Monday, November 26, 2012

What's your favorite dressing?

Buck Dressing Change, originally uploaded by Buck Cash.
I like Bleu Cheese. Second choice is Italian, then Ranch. But today's dressing of the day is the one that keeps the site clean and covered on my tri-catheter entrance into my chest. :)

Saw the doctor today and all went well. He gave me an exam and had a look at my last PET Scan and declared that it was "negative - you're in remission", which was really good news!

Then Anita (my patient advocate at Karmanos) changed my dressing, which is what the photo is of. My mom took the photo with my smart phone.

Tomorrow, I'll be admitted into the hospital at Karmanos at about 1:PM to begin my 3 weeks of intense chemo and stem cell transplant. After that, a week at Aunt Aggie's (where I'm staying while in the Detroit area), then another doctor visit, and hopefully then just follow up visits back home in the Petoskey area.

At the end of that whole process, I'm looking forward to a good, long remission - 20 or 30 years would be good! ;)

Also worth mentioning, the recent bout of night sweats only lasted a couple nights.  Now I have a theory about night sweats, and it goes like this:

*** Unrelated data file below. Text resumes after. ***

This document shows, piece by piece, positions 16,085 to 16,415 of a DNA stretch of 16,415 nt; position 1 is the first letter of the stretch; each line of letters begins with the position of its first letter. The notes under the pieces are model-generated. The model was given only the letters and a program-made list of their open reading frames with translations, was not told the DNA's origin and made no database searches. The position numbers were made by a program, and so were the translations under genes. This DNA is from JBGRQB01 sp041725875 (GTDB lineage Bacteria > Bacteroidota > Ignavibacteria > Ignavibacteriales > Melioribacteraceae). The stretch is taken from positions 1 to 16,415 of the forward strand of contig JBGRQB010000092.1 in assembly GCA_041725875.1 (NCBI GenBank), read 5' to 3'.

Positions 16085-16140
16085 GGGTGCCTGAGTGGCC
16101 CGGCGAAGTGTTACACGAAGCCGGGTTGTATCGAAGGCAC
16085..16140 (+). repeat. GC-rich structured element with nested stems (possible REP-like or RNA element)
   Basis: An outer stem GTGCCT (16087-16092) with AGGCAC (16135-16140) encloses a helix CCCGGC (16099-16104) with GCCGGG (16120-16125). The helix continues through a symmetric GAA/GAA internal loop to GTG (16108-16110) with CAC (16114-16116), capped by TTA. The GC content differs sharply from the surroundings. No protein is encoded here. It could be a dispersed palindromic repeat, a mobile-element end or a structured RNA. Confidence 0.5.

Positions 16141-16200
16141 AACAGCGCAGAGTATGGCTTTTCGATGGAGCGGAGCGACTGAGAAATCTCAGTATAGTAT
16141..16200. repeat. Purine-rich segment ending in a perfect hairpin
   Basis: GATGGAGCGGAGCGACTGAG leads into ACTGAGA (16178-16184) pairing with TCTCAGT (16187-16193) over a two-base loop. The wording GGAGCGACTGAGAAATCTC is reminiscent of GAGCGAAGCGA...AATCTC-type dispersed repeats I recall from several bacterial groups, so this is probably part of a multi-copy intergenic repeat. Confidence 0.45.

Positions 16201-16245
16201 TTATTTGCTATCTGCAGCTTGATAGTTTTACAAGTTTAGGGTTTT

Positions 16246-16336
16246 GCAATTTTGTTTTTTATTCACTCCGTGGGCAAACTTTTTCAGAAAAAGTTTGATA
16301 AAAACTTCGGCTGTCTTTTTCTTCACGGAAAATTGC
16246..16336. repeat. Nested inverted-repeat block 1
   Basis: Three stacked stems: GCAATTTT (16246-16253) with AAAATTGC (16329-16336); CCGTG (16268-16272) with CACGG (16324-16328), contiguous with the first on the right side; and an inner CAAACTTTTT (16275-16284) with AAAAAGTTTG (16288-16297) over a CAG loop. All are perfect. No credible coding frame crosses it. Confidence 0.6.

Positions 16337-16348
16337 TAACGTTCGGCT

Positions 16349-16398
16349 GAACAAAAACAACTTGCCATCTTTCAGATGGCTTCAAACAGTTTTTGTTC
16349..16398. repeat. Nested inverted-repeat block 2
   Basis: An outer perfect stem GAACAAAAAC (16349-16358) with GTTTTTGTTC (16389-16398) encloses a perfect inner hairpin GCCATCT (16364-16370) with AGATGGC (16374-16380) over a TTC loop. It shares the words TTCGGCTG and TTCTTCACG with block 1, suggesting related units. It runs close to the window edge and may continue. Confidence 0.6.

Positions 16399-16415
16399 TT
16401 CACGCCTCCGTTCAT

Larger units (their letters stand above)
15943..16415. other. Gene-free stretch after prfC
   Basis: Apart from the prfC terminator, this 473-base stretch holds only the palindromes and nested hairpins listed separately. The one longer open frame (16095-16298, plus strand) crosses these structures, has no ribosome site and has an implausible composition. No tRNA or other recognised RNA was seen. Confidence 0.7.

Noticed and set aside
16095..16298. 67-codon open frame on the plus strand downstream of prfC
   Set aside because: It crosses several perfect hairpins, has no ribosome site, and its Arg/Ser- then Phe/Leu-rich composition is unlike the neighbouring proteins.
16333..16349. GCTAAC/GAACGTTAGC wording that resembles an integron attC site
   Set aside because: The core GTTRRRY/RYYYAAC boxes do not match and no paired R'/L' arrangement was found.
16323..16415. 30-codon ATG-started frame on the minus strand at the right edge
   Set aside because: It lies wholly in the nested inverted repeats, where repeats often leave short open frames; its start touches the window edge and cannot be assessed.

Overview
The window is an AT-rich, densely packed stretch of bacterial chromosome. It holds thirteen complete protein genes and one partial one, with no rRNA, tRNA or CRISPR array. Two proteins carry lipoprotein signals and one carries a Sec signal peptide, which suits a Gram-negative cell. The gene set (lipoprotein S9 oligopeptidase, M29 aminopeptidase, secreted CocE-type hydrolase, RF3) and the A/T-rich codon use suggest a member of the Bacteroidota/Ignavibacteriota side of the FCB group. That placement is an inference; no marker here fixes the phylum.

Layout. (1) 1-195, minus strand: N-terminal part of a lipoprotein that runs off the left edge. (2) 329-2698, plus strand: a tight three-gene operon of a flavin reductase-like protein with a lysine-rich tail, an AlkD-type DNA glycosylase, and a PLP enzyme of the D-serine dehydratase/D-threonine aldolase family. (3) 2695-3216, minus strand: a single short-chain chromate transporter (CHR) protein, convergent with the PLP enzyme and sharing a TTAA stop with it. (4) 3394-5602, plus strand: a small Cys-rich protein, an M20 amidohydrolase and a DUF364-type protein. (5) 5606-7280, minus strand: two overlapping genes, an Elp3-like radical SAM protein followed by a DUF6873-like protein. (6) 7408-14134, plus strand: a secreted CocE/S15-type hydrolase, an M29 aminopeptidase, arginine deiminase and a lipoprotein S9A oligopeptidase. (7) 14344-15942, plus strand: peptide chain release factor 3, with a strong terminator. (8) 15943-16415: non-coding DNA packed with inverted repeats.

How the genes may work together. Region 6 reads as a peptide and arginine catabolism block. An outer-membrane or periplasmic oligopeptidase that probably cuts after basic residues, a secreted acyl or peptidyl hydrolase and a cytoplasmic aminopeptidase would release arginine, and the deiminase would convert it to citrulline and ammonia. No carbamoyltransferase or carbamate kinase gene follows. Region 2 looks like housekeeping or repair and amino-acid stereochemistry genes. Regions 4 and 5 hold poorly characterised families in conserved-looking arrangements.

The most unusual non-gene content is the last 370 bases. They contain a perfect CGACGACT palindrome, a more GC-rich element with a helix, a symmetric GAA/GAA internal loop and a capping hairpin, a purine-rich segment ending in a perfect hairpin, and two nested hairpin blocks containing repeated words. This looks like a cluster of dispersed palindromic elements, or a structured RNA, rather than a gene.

When my cancer is getting out of control, my white cells go into overdrive trying to fight it, and I get night sweats.  When people get sick with a cold or the flu, they end up in bed and their white cells go into overdrive trying to fight it, and they sweat.  When I was getting the Mozobil injections specifically to bring my white cell count up, I felt fine, but still had night sweats.

Could it be as simple as saying that night sweats are caused by / evidence of high white cell counts?  I think maybe the answer is yes.  And since I've asked every doctor along the way what causes the night sweats, and none knew, I feel like I may have made some kind of simple discovery here.

Anyway, there ya go...  I like to solve puzzles.  :-)

I'll update again when I'm settled into the hospital and have more to chat about here.

Tuesday, November 20, 2012

A slight delay

father son retire 5994, originally uploaded by Buck Cash.
Saw the doctor and someone from Pharmaceutics yesterday.

The Pharm guy explained all about my upcoming chemos and stem cell transplant; What they are, how they'll be administered, what side effects to expect, etc. It was all pretty straightforward, fairly familiar territory for me by now.

The stem cells are to help me recover because these aggressive chemos will really wipe out my white cells immune system like crazy.